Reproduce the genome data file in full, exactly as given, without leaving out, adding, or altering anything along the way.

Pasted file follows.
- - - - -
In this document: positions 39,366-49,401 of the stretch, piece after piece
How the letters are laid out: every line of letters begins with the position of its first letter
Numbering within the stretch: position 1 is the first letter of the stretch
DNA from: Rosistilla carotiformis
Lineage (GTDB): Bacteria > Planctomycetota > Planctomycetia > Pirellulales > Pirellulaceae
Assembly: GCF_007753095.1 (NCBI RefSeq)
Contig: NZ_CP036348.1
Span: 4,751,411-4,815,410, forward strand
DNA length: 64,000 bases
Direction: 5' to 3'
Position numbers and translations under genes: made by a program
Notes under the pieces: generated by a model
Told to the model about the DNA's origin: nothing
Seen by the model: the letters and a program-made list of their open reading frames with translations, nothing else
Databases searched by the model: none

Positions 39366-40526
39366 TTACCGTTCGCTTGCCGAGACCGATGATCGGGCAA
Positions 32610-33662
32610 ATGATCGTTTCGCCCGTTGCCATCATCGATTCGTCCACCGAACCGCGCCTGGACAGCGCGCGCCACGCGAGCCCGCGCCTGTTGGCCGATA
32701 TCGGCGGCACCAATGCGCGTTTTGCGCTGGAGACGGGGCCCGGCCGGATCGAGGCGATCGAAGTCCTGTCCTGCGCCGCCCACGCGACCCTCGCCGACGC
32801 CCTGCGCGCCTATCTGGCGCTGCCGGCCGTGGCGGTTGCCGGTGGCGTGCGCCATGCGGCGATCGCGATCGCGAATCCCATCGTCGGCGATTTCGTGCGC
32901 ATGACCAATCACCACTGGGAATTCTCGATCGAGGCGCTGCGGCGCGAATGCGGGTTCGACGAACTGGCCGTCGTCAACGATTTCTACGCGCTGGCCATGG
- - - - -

In this document: positions 39,366-49,401 of the stretch, piece after piece
How the letters are laid out: every line of letters begins with the position of its first letter
Numbering within the stretch: position 1 is the first letter of the stretch
DNA from: Rosistilla carotiformis
Lineage (GTDB): Bacteria > Planctomycetota > Planctomycetia > Pirellulales > Pirellulaceae
Assembly: GCF_007753095.1 (NCBI RefSeq)
Contig: NZ_CP036348.1
Span: 4,751,411-4,815,410, forward strand
DNA length: 64,000 bases
Direction: 5' to 3'
Position numbers and translations under genes: made by a program
Notes under the pieces: generated by a model
Told to the model about the DNA's origin: nothing
Seen by the model: the letters and a program-made list of their open reading frames with translations, nothing else
Databases searched by the model: none

Positions 39366-40526
39366 TTACCGTTCGCTTGCCGAGACCGATGATCGGGCAA
Positions 32610-33662
32610 ATGATCGTTTCGCCCGTTGCCATCATCGATTCGTCCACCGAACCGCGCCTGGACAGCGCGCGCCACGCGAGCCCGCGCCTGTTGGCCGATA
32701 TCGGCGGCACCAATGCGCGTTTTGCGCTGGAGACGGGGCCCGGCCGGATCGAGGCGATCGAAGTCCTGTCCTGCGCCGCCCACGCGACCCTCGCCGACGC
32801 CCTGCGCGCCTATCTGGCGCTGCCGGCCGTGGCGGTTGCCGGTGGCGTGCGCCATGCGGCGATCGCGATCGCGAATCCCATCGTCGGCGATTTCGTGCGC
32901 ATGACCAATCACCACTGGGAATTCTCGATCGAGGCGCTGCGGCGCGAATGCGGGTTCGACGAACTGGCCGTCGTCAACGATTTCTACGCGCTGGCCATGG